other cultures (notably German) , U has been used.

n = nominal

16. ### Habib Bouaziz-VialletGuest

Le 03/11/2012 01:28, rickman a écrit :
Right. U and must be synchronized of course (each sync signal every 1s)
in order to re-synchronize the two ADC's)! Remember i have to compute
Power/Energy. each U, I sampled *synchronously* and make the
sum/mean/square/product ... over 1s.
I live in France. U (or sometimes V) is for Voltages. Un stands for V
rated and In stands for I rated. Excuse my English ...
Good point. The bench for IEC6.... -21 conformance will be done by an
independent agency. Some sort of test equipement (PPS400.3 and PRS ...)
will be used. I don't know exactly how and what these guys will handle
any test protocol :-(

Best Regards, Habib.

17. ### Guest

That would make 160 samples/cycle at 50 Hz, ie. a sample every 2.25
degrees of the mains cycle. The conduction angles can be quite short
in power supplies, so one might ask, does it make sense to use
sampling rates that are exact multiple of the mains frequency.

There has been a similar discussion about energy metering here in
sci.electronics.design a few months ago, so check groops.google.com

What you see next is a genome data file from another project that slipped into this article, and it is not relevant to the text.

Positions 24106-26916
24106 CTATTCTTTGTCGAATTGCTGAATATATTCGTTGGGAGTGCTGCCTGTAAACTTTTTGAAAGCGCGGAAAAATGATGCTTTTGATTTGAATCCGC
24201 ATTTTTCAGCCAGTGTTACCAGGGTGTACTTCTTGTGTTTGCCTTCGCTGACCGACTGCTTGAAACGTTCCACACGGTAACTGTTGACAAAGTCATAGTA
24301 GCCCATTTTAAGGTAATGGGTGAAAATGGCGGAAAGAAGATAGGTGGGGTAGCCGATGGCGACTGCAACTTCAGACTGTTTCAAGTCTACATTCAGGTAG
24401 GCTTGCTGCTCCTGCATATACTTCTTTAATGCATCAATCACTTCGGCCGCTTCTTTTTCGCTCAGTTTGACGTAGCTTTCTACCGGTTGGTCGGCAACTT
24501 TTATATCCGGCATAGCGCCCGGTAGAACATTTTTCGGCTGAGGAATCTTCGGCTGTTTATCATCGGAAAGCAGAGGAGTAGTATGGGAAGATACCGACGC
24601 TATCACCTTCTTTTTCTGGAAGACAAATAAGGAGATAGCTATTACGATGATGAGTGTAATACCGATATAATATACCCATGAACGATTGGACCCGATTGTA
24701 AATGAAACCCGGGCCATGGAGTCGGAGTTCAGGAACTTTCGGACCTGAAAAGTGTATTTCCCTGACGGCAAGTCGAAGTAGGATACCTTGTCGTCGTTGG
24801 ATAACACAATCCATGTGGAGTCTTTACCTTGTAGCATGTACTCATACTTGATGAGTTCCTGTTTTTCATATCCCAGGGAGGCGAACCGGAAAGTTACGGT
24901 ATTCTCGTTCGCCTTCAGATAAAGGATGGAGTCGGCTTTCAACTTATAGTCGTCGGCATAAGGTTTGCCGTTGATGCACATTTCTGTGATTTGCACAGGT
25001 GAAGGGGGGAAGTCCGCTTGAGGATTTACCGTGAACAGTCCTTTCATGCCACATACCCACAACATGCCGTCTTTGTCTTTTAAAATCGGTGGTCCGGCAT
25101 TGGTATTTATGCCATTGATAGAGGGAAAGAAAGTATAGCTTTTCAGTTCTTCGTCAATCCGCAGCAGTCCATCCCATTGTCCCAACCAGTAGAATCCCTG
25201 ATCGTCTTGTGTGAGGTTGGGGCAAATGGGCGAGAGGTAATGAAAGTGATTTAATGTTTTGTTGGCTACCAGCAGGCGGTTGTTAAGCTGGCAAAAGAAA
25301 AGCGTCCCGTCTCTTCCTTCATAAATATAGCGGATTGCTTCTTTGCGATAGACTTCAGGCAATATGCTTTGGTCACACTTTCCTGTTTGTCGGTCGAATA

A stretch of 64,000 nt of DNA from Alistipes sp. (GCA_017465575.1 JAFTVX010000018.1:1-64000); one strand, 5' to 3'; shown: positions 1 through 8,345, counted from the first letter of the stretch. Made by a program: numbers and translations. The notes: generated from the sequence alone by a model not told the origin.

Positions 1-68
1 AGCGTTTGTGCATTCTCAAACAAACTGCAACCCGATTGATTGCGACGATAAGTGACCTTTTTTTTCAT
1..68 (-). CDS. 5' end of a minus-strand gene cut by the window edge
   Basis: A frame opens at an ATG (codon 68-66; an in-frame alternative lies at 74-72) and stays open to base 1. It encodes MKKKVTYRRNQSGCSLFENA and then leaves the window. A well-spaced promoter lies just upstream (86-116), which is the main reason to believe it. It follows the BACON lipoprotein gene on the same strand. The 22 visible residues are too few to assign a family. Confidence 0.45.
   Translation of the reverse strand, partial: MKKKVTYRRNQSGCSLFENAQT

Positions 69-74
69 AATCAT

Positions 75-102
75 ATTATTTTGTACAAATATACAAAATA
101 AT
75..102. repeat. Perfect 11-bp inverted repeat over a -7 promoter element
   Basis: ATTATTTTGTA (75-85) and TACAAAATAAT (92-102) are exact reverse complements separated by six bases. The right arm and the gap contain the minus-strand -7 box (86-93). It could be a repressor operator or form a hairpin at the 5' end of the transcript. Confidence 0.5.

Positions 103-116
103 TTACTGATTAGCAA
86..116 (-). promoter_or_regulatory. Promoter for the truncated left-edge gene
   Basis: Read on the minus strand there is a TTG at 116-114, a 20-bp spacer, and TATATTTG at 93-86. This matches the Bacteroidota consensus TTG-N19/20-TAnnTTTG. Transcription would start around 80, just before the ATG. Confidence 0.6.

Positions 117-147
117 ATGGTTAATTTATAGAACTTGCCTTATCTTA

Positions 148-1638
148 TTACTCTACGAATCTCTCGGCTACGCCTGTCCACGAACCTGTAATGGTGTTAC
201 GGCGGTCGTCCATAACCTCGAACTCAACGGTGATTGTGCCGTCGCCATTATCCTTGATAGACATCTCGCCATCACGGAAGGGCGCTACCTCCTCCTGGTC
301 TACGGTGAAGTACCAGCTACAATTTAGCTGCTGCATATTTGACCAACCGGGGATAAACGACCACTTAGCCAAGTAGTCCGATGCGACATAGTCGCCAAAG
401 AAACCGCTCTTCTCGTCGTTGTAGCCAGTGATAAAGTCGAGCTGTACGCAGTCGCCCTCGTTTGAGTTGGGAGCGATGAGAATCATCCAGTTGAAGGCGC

As a general plea to all posting information request to this group,
provide as much as possible information about the problem (limited by
any NDAs) and you will get much better responses immediately.

In the worst case, some requests look like "do my home works,
please" and the responses will reflect that.

18. ### Robert MacyGuest

not in the countries they deploy these meters. The govt and industry
are all pwerful there.

19. ### Robert MacyGuest

Don't they test up to PF of 6? or is that 10? Digital has a it of
trouble there since we're starting to subtract to large numbers to
find the power. Those 'disk' meters have an incredibly good accuracy
curve thatconverges down to 'almost' zero.

20. ### Habib Bouaziz-VialletGuest

Le 03/11/2012 17:13, John Larkin a écrit :
In fact there are two type of daughter board, one for currents (CT,
Rogowski) and the other for voltage. I have to synchronize the
delta-sigma modulators of each Delta-Sigma ADC's, 1 time per second to
avoid false measurements based on each local quartz drifting ... That's
the meaning of synchronizing.

H